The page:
Physical Science - Other

How to Convert Gpm to Velocity



Tweet
Stephen Bredenkamp's image for:
"How to Convert Gpm to Velocity"
Caption: 
Location: 
Image by: 
©  

A gallon is three dimensional, a measure of volume, similar to cubic feet. In fact, 1 US gallon is equal to 231 cubic inches, or 0.133680 cubic feet. Alternatively 1 cubic foot equals 7.48 gallons. This article refers to the US Customary gallon: it differs from the UK Imperial gallon of 277.42 cubic inches.  (Reference: Online dictionary: http://dictionary.reference.com/browse/gallon

Velocity is one dimensional and represents the speed of an object. Comparing water flowing down the Mississippi River to water flowing through a water pipe, it is immediately evident that the relationship between GPM and velocity has to depend on the cross section of the flow. The Mississippi River, at one point half a mile (2640 feet) wide and 40 feet deep will have a flow of millions or even tens of millions of gallons per minute, even at a relatively low speed. However a water pipe with a diameter of ½ inch has a relatively low GPM, even when the water seems to squirts out.

The conversion from GPM to feet per minute (velocity) requires a conversion from gallons to cubic feet (using the factor of 0.133680 as defined above). As this amount of water in cubic feet has to flow through the pipe (or river) with the known cross-section in a minute, the calculation divides the cross-section (two dimensional) into the volume (three dimensional) to calculate the length of pipe required to hold that amount of water. So the formula will be

Speed (feet per minute) = GPM*0.133680/cross-section (square feet).

As an example, assume the water pipe is ½ inch (1/24 feet) in diameter. The cross section will then be (pi * radius * radius) = 0.005454 square feet. A gallon is 0.133680 cubic feet, so the pipe needs to be (0.133680/0.005454) = 24 feet long to hold a gallon. The speed is therefore 24 feet per minute, about 0.5 feet per second.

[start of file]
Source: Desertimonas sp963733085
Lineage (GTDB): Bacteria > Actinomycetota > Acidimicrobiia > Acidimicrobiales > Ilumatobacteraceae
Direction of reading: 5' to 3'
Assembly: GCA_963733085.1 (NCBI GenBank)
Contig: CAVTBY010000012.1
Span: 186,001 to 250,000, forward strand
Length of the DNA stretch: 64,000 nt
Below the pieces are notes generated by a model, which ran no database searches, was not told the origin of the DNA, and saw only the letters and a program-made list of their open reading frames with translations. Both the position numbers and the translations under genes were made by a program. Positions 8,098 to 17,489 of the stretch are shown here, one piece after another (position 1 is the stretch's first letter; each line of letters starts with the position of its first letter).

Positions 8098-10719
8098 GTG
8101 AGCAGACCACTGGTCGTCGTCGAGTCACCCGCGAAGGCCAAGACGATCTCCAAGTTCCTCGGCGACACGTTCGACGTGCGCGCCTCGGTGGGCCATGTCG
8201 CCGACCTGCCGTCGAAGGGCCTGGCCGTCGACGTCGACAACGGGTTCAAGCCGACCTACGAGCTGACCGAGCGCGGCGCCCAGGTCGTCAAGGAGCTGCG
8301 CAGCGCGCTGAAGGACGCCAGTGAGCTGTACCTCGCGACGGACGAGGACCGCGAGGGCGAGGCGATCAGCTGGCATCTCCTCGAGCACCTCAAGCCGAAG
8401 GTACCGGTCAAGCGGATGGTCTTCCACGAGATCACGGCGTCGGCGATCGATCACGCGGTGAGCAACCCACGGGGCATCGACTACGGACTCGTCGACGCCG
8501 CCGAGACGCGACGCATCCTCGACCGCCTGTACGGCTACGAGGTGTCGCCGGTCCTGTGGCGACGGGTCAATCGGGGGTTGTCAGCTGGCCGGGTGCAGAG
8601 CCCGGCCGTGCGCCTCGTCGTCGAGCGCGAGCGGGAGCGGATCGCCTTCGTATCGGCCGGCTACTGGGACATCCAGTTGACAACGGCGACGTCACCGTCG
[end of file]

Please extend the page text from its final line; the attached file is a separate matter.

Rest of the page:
The Mississippi, however, at one point is 2640 feet wide and 40 feet deep, so it has a cross section of 105600 (2640*40) square feet. One gallon, or 0.133680 cubic feet would only need a length of 0.133680/105600 feet, which equals 0.0000013 feet, giving a speed of 0.0000013 feet per minute.  

The floods in April 2011 had an estimated peak flow of 2 million cubic feet per second, which is equal to (2,000,000*60*7.48 GPM) or 900 million GPM. 900 million GPM will equate to (900,000,000*0.133680/105600) feet per minute, a speed of 1139 feet per minute.  (References listed below)

Consider a wall of water, half a mile wide, 40 feet high, coming towards you at over 1000 feet per minute, and you start to feel the immense power of a river in flood!

References: There are various references for the depth and flow of the Mississipi during the recent floods. This article refers to a depth of 40 feet for ease of calculation. According to ABC News it crested at 47 feet. An article in Wikipedia refers to a flow of 2,340,000 cubic feet per second, which has been rounded down to 2,000,000 cfs for ease of calculation.

ABC News: http://abcnews.go.com/US/mississippi-flooding-river-cresting-louisiana-prepares-rising-waters/story?id=13567600

Wikipedia: http://en.wikipedia.org/wiki/2011_Mississippi_River_floods

Tweet
More about this author: Stephen Bredenkamp

From Around the Web




ARTICLE SOURCES AND CITATIONS
  • InfoBoxCallToAction ActionArrowhttp://dictionary.reference.com/browse/gallon
  • InfoBoxCallToAction ActionArrowhttp://abcnews.go.com/US/mississippi-flooding-river-cresting-louisiana-prepares-rising-waters/story?id=13567600
  • InfoBoxCallToAction ActionArrowhttp://en.wikipedia.org/wiki/2011_Mississippi_River_floods